Negotiating the Relationship Between Addiction, Ethics, and Brain Science PMC

One of the most generally cited problems with the BPS model is that its inclusiveness results in an unscientific, “fluffy,” pluralistic approach where, in the words of the dodo bird in Alice in Wonderland, all perspectives have won and deserve prizes. The goal of science is analytic understanding and that understanding requires intelligible frames http://www.degilden.info/levitan/nesterov-under-blagovest/ that break the world into its component parts. In contrast to this, the BPS model potentially justifies a morass of “anything goes” in medicine and health. To get a flavor of the difference in emphasis between a biomedical and biopsychosocial view, consider the hypothetical case of Joe, an overweight 60-year-old man who rarely exercises.

biopsychosocial theory of addiction

Fundamentally, we consider that these terms represent successive dimensions of severity, clinical “nesting dolls”. Not all individuals consuming substances at hazardous levels have an SUD, but a subgroup do. Not all individuals with a SUD are addicted to the drug in question, but a subgroup are. At the severe end of the spectrum, http://www.allsouthpark.ru/index.php?option=com_content&task=blogcategory&id=18&Itemid=39 these domains converge (heavy consumption, numerous symptoms, the unambiguous presence of addiction), but at low severity, the overlap is more modest. The exact mapping of addiction onto SUD is an open empirical question, warranting systematic study among scientists, clinicians, and patients with lived experience.

What causes addiction?

They found12 that there were over 400 locations in the genome and at least 566 variants within these locations that influence smoking or alcohol use, bringing science closer to identifying clusters of genes that could play a part in addiction. The study even identified new genes and functions not expected http://www.belushka-info.ru/worldnews/lenta_621.html to be important in addiction. Three of the genetic locations (identified as CUL3, PDE4B, PTGER3) mapped to all of the smoking and alcohol phenotypes measured. The clinical community has a growing array of psychosocial interventions with a strong evidence base available for the treatment of SUDs.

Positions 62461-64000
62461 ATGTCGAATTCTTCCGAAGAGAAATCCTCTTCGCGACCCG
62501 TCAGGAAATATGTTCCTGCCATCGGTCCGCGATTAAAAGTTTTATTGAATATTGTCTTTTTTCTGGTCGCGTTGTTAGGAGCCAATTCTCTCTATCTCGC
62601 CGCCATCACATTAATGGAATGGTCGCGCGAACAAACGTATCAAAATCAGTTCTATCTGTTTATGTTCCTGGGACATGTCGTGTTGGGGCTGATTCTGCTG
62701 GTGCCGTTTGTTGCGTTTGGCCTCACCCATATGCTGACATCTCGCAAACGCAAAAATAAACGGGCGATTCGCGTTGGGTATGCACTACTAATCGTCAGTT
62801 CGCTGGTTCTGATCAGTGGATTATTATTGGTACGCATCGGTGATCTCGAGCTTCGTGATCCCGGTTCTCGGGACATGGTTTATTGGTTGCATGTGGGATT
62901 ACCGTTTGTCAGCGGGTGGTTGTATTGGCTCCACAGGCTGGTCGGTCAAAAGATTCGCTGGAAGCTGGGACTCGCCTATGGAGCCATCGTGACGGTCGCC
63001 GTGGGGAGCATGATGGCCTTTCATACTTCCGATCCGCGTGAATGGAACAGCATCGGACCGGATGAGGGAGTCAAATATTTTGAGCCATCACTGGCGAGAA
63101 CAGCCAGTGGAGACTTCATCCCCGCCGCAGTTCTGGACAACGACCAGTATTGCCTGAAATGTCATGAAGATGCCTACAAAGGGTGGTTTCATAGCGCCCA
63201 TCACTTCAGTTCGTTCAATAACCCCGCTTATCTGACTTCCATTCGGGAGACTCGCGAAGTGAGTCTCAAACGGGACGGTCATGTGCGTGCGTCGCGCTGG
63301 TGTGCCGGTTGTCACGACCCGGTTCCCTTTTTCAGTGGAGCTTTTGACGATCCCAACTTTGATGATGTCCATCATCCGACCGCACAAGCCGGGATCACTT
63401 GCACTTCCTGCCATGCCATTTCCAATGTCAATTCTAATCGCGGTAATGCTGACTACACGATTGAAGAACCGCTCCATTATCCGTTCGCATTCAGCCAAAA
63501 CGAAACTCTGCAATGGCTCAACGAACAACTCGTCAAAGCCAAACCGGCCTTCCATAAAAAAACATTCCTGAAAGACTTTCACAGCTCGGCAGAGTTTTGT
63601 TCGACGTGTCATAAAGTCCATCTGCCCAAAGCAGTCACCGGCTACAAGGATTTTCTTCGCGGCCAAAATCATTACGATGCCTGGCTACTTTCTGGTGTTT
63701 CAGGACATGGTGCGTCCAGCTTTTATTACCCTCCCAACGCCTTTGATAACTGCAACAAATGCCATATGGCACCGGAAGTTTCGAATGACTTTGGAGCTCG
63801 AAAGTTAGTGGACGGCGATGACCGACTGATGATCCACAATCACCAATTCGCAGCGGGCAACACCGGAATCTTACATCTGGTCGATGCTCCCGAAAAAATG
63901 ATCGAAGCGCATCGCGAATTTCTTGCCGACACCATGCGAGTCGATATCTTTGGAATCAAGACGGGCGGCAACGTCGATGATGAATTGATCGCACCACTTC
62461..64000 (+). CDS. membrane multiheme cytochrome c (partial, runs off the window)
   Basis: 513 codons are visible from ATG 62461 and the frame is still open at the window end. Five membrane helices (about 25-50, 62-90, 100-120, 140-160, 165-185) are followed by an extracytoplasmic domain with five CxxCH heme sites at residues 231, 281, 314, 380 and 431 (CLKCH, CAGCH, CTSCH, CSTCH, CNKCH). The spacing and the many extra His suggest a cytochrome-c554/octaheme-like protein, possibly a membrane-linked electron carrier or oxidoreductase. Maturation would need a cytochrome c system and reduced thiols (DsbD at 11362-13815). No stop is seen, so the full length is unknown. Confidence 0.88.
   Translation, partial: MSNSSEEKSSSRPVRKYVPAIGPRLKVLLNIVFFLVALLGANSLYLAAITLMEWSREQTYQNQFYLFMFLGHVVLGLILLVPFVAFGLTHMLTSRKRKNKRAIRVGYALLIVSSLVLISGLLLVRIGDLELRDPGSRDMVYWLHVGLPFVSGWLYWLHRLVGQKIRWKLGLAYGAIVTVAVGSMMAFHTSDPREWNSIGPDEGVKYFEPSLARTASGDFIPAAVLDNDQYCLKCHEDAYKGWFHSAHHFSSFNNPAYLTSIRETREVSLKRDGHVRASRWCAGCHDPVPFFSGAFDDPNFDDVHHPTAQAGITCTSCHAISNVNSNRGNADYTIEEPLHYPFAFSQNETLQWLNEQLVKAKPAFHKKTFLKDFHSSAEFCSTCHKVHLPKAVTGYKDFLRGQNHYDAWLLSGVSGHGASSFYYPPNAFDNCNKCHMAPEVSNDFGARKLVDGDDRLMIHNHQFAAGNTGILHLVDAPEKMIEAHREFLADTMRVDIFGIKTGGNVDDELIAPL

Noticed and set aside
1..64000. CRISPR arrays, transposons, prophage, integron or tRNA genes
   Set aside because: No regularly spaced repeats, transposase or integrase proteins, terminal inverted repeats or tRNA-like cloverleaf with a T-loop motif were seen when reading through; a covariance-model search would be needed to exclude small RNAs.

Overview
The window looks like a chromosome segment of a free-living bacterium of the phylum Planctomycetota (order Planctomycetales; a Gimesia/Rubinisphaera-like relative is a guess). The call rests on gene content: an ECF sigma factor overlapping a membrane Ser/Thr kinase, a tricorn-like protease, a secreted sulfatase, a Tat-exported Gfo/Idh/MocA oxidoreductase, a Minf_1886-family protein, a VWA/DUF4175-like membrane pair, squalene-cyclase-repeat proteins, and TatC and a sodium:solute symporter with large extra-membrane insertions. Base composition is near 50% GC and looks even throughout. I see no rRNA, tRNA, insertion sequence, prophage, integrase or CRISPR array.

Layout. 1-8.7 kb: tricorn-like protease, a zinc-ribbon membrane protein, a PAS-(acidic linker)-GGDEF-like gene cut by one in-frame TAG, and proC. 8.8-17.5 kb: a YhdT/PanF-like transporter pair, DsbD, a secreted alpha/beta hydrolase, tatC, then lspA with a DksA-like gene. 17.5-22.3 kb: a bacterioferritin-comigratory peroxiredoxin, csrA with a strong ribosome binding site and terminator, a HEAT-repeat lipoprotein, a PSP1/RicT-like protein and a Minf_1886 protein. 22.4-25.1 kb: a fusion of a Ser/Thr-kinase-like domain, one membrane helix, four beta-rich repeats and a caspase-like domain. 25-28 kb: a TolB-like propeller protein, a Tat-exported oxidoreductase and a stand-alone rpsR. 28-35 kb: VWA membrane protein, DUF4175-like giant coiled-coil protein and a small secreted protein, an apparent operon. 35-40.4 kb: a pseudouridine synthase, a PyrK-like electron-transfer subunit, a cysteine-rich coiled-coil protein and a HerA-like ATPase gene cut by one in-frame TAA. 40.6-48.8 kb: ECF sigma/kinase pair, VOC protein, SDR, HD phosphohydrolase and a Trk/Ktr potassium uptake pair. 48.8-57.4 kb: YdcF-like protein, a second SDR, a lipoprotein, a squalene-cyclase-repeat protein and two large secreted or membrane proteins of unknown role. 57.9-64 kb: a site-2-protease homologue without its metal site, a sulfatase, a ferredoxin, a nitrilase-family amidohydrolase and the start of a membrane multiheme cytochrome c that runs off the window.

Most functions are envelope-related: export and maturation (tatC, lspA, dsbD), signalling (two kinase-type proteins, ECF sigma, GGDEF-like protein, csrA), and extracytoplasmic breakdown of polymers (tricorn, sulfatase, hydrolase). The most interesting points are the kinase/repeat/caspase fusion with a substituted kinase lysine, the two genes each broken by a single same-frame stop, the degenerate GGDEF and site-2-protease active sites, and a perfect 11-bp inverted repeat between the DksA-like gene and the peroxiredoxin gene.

The latter may compromise an individual’s sense and experience of free will, being-in-the-world, perceptions of personal responsibility, and view abnormalities in dopamine pathways as fatalistic. Underlying the analysis of power in the clinical relationship is the issue of how the clinician handles the strong emotions that characterize everyday practice. On the one hand, there is a reactive clinical style, in which the clinician reacts swiftly to expressions of hostility or distrust with denial or suppression. Taken together, the findings from these studies suggest that there is growing support for relations among child BMI, social environment variables (media, peer, and parent), and psychological variables and body dissatisfaction in young children.

Psycho-Social Systems

In dismissing the relevance of genetic risk for addiction, Hall writes that “a large number of alleles are involved in the genetic susceptibility to addiction and individually these alleles might very weakly predict a risk of addiction”. He goes on to conclude that “generally, genetic prediction of the risk of disease (even with whole-genome sequencing data) is unlikely to be informative for most people who have a so-called average risk of developing an addiction disorder” [7]. It is true that a large number of risk alleles are involved, and that the explanatory power of currently available polygenic risk scores for addictive disorders lags behind those for e.g., schizophrenia or major depression [47, 48].

For instance, based on data from the National Epidemiologic Survey on Alcohol and Related Conditions (NESARC) study [27], it has been pointed out that a significant proportion of people with an addictive disorder quit each year, and that most afflicted individuals ultimately remit. These spontaneous remission rates are argued to invalidate the concept of a chronic, relapsing disease [4]. The factors that increase an individual’s risk for addiction are numerous, yet they all find their place in the biopsychosocial model of addiction (Marlatt & Baer, 1988). Taken together, this model provides a holistic conceptualization of addiction that acknowledges the complexity of the disorder and provides guidance toward a solution, which must necessarily be multifaceted and holistic as well. The more we know about the biopsychosocial model, the more we can foster accurate empathy for those with addiction and work toward effective treatment and prevention efforts.

Biopsychosocial Systems Approach

Social learning theory and Bandura’s model of reciprocal determinism provide a framework to integrate the critical dimensions that play causal roles in the addictive process. This model has unique advantages in that it acknowledges that each component not only plays a direct and causal role in addiction but interacts directly with each of the other two components to increase or decrease the likelihood of addiction. Consequently, interventions that target one component impact all other components of the model, which in turn feedback in a reciprocal manner to impact the original component targeted by the intervention. This model is a dynamic model that recognizes that addiction is a continually evolving disorder whose critical features are constantly being modified and reorganized in response to a continuously changing environment and organism. Social norms, availability, accessibility, legality, modeling, expectancies, societal approval, visibility, targeting practices, and cultural beliefs all influence the experience of addiction.

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